As Sussex County's resorts dive into tourist season, summer job opportunities are cropping up for those seeking a little extra cash.

As Sussex County's resorts dive into tourist season, summer job opportunities are cropping up for those seeking a little extra cash.

According to the Sussex Economic Development Action Committee, the county's tourism industry provides 15,000 jobs annually. Because of these seasonal opportunities, the county's unemployment numbers tend to decrease drastically at the beginning of summer, but they shoot right back up once winter sets in.

In the most recent data available, the Delaware Department of Labor reports that in 2012, Sussex County saw an 8.1 percent unemployment rate in January and a 6 percent rate in July. In 2011, the county saw a 10 percent unemployment rate in January and a 7 percent rate in July.

However, these rates are directly correlated to an overall smaller winter workforce. Just as unemployment numbers increase in the winter, the county's population decreases. For example, in January 2012, the county's labor force consisted of 90,510 people. That number jumped to 99,296 in July 2012.

"[In the summer], the number of employed [individuals] goes up and the unemployment rate goes down," said SEDAC Program Director Julie Wheatley, adding the opposite happens in the winter. "It's almost like compressions and contractions … like a heartbeat."

SEDAC has predicted that some of the most typical seasonal jobs – those in the food industry – will be among the top 10 job titles for 2018 employment in Sussex County. Food preparation and serving-related occupations are expected to yield 10,431 positions by 2018, while food and beverage serving-related occupations are expected to yield 6,056 positions.

Although these job opportunities exist at Sussex County's beaches, there are few residents who take advantage of them. Because most residents are seeking permanent, full-time employment, job openings at the beaches have for years been filled by foreign students.

Carol Everhart, president of the Rehoboth Beach-Dewey Beach Chamber of Commerce, said prior to 2003 and 2004, the economy was booming and the area saw fewer and fewer American college students seeking summer employment because their parents were able to support them financially. It was around this time, she said, that the beaches saw an influx of foreign students seeking temporary work.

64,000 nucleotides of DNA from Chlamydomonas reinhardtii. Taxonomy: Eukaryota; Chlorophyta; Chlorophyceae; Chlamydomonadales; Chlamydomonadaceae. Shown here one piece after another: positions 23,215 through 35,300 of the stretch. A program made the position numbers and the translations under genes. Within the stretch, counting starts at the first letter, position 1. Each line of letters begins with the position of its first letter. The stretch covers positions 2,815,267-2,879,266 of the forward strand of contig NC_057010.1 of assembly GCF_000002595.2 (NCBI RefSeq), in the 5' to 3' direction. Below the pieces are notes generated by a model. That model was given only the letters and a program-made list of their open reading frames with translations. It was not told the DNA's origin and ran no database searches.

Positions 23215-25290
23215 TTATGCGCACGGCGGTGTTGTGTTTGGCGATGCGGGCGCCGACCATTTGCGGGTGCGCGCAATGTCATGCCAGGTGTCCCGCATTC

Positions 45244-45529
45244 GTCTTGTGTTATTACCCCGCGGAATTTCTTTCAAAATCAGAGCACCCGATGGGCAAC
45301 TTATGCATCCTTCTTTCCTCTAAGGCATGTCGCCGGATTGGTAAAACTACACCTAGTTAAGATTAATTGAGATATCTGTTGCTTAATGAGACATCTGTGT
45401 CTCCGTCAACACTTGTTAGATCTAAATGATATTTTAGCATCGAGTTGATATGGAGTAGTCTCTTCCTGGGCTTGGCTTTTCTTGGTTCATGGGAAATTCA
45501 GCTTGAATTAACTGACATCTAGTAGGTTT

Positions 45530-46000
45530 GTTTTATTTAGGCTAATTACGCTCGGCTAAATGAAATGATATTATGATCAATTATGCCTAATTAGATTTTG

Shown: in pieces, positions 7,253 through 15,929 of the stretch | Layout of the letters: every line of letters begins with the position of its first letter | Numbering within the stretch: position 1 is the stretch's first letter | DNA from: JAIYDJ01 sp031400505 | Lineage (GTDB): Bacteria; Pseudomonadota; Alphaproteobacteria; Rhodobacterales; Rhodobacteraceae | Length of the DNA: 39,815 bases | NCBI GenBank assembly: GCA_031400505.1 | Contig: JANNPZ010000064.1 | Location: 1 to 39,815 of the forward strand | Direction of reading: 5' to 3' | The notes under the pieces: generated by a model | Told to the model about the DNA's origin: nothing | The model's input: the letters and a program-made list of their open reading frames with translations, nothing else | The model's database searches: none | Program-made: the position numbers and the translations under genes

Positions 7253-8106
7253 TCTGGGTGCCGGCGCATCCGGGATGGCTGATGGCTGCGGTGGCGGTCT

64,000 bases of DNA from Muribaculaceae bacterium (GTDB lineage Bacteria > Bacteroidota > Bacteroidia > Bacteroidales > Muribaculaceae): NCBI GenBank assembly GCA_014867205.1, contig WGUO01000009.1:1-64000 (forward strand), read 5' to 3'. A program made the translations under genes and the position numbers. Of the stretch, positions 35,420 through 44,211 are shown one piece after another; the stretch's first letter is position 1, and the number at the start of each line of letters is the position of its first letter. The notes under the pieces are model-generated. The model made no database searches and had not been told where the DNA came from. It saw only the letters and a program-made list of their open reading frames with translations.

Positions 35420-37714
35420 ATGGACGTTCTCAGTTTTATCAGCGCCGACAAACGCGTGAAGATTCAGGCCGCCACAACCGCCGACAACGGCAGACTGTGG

"Now we've transitioned [through] good times, tight times and flat times," Everhart said. "[However] we've not seen a huge return of American students seeking work, nor enough residents seeking seasonal jobs."

Rob Marshall, who has owned the Atlantic Oceanside Hotel in Dewey Beach for 20 years, said he always has more seasonal jobs than he is able to fill, therefore his hotel employs several "cultural exchange students" each year.

"In Sussex County, the average age is over 60, so we have a lot more retired people than young working people," Marshall said. "With most people over the age of 60, it's less likely they'll be a bartender at the Bottle and Cork."

Marshall also said a person who is willing to take an $8 or $10 per hour job would not be able to afford permanent beach residency. Additionally, American students are not always willing to take on the "not so glamorous" jobs like housekeeping and dishwashing, he said.

Florica Valas, manager at Dolle's Candyland in Rehoboth Beach, said her store employs about six American students, but her foreign workers have a much more open availability.

"[Some] schools here start in August, and that's one of the busiest months of the year," Valas said. "The foreign students don't start school till October, so they're able to work longer."

Valas also said her American students tend to request off more often than the foreign students, who are in the country specifically to work.

In an attempt to provide more summer job opportunities for Delaware high school students, Sen. Gerald Hocker (R-Ocean View) proposed legislation in May that creates a task force to study the feasibility of moving start dates to after Labor Day for all state public schools. Schools in the Indian River and Cape Henlopen districts already begin after Labor Day. The resolution directs the task force to report its findings and recommendations to the General Assembly and the governor by Jan. 14, 2014.